Merrill Lynch formally agreed to a $40 million settlement to a class action lawsuit brought by two of its former advisors regarding their deferred compensation on Friday, a decision that will potentially impact more than a thousand advisors.
Under the terms of the settlement, 1,467 former financial advisors with production levels of $500,000 or less are potentially eligible for payment. Depending on the classes named in the settlement that the advisors fall into, they stand to make 40% to 60% based on an award compensation package that was previously in place prior to the merger with Bank of America.
To acquire the full 60%, for example, advisors must have put in arbitration, lawsuit or other request for reimbursement and left the merged firm before January 30, 2010. Another class is eligible for 50% if they had taken some form of legal action and resigned before June 30, 2010. In addition, those who may not have taken action but want to opt in are able to submit a form and apply for 40% of compensation depending on when they left the firm.
Other scenarios that could make the advisors eligible for 40% to 60% payment under the settlement also take into account when the advisors left and if they had pursued claims, as well as which compensation plans they participated in. Advisors who signed an agreement with the the Advisor Transition Program, a retention program for higher producing financial advisors, are not eligible to participate in the settlement.
Friday's decision comes after Merrill Lynch disclosed in a regulatory filing on Aug. 14, that it had reached "an agreement in principle" to settle the case that was first initiated by the two former brokers, Scott A. Chambers and John C. Burnette, in November 2009.
The case, which was initiated in Alabama and later moved to a New York federal court, centers on how a change in control of Merrill Lynch affected the deferred compensation agreements those advisors previously had in place. Merrill Lynch was acquired by Bank of America for about $50 billion in 2008.
The two compensation plans named in the suit include the Merrill Lynch Growth Award Plan for Financial Advisors, which included performance awards paid over time, and the Financial Advisor Capital Accumulation Award Plan, where awards were given for the advisors' previous year's performance.
Both of those award plans included "good reason" clauses, according to the initial claim. Those clauses stipulated that the advisors were entitled to an immediate cash distribution of their entire account balance if there was a change of control over Merrill Lynch and if the advisors' employment was terminated without cause or by the advisors for good reason. Good reason, according to the documents, includes changes resulting in the reduction of their compensation or benefits.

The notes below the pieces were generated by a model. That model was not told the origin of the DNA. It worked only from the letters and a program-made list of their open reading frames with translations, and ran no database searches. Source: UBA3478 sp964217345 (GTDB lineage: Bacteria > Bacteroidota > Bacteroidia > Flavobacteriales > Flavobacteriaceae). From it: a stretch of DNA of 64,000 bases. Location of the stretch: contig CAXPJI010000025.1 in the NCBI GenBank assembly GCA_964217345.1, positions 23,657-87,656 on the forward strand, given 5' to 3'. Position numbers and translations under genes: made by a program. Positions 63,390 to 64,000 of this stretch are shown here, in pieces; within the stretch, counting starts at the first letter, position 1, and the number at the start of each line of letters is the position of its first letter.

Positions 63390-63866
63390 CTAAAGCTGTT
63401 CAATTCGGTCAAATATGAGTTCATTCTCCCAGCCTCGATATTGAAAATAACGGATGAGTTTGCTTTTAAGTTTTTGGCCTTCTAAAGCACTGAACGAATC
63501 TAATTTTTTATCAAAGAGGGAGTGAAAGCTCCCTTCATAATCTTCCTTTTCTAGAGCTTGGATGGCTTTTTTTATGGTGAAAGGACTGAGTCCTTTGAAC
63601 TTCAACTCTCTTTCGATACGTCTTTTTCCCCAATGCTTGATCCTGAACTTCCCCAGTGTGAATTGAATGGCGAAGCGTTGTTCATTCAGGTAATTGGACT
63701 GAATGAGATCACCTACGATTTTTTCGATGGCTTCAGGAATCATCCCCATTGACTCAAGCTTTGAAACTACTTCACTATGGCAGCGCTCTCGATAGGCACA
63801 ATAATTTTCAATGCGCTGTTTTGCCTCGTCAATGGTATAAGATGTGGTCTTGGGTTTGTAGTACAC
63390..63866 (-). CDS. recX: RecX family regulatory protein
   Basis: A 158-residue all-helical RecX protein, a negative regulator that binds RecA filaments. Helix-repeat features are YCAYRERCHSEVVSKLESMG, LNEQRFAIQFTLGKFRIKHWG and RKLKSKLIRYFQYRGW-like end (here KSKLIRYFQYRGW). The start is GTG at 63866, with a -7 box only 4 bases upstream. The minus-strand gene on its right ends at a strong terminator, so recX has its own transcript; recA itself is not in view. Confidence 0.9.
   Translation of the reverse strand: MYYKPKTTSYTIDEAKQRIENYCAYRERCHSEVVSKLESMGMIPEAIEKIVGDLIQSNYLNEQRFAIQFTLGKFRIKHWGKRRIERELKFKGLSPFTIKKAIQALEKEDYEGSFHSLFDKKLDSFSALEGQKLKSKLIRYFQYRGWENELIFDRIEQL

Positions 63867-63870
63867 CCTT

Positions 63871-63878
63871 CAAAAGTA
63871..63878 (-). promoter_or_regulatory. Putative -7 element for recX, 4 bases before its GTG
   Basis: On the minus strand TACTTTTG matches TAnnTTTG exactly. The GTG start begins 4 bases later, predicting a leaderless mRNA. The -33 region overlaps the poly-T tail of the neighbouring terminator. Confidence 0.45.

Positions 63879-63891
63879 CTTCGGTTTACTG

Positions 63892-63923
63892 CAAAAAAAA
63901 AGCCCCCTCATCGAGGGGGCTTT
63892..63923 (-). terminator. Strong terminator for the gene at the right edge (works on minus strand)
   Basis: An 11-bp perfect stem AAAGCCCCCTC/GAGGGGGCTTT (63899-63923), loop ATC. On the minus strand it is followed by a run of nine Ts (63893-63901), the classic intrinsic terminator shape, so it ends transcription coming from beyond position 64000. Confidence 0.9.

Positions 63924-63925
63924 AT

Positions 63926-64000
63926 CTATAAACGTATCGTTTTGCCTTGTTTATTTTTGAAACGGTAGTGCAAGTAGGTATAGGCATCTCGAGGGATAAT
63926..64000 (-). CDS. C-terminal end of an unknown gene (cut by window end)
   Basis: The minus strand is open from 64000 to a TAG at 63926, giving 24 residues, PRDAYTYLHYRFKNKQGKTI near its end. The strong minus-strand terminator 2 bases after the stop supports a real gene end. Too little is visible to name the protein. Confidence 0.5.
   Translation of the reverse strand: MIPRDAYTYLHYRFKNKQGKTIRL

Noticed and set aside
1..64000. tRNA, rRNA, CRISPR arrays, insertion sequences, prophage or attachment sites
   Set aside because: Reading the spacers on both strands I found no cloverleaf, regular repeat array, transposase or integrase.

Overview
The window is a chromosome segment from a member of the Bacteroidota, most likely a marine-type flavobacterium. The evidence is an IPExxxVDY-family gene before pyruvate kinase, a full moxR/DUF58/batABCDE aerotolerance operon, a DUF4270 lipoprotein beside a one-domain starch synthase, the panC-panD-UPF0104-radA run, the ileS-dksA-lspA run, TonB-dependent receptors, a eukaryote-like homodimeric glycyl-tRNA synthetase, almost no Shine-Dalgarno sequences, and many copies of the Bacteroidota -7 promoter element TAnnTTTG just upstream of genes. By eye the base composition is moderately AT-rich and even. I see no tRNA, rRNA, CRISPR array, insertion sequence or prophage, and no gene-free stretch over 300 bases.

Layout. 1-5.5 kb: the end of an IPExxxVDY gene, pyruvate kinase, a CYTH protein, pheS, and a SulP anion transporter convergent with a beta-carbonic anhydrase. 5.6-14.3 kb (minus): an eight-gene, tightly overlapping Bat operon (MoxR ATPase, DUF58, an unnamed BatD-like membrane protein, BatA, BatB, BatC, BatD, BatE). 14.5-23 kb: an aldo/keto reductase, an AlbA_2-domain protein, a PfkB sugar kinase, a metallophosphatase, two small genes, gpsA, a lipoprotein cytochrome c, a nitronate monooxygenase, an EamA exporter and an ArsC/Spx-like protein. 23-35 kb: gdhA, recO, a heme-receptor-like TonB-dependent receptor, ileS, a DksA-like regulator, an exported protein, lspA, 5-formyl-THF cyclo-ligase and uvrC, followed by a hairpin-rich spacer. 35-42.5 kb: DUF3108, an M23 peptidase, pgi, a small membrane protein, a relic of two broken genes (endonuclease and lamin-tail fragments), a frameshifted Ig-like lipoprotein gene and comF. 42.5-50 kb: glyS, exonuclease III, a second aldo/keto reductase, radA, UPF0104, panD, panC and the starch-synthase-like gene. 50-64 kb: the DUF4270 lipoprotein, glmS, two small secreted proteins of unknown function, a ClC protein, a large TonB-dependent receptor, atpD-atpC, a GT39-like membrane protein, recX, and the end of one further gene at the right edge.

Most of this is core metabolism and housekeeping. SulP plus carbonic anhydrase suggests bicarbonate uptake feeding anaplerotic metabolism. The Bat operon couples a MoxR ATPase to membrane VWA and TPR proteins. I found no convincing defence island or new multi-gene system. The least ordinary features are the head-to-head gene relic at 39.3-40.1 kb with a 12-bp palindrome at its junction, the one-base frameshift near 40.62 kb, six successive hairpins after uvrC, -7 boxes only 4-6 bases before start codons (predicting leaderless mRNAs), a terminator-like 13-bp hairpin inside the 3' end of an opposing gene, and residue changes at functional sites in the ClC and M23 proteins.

"After the acquisition of Merrill Lynch, the [financial advisor's] compensation and benefit plans were detrimentally changed in many ways," the claim states, including the elimination of both award plans and changes to amount and eligibility threshold requirements to earn production.
Merrill Lynch answered the claim in 2009 by denying all of the allegations and indicating that both award plans speak for themselves. The firm also said that the former advisors did not have a substantial basis for a class action claim.
But Merrill Lynch began to change its tune earlier this year following a separate $10.2 million arbitration award that was handed down in April to two other advisors formerly employed with the firm. The Wall Street Journal reported in May that the firm was in talks with lawyers representing its former advisors for a settlement that could total "hundreds of millions of dollars."
According to Michael Taaffe, an attorney with Shumaker, Loop and Kendrick LLP, who was in court in New York, but not part of the claimant's representation, the final total of the settlement will likely be around $30 million once legal fees are taken into account, which amounts to 25 to 30 cents on the dollar.
In light of those figures, Taaffe expects some advisors may continue to pursue arbitration in hopes of a larger sum.
Merrill's concern, which the firm expressed during the case, was that they do not want the settlement to be perceived as an admission of liability and they do not want it presented in arbitration.
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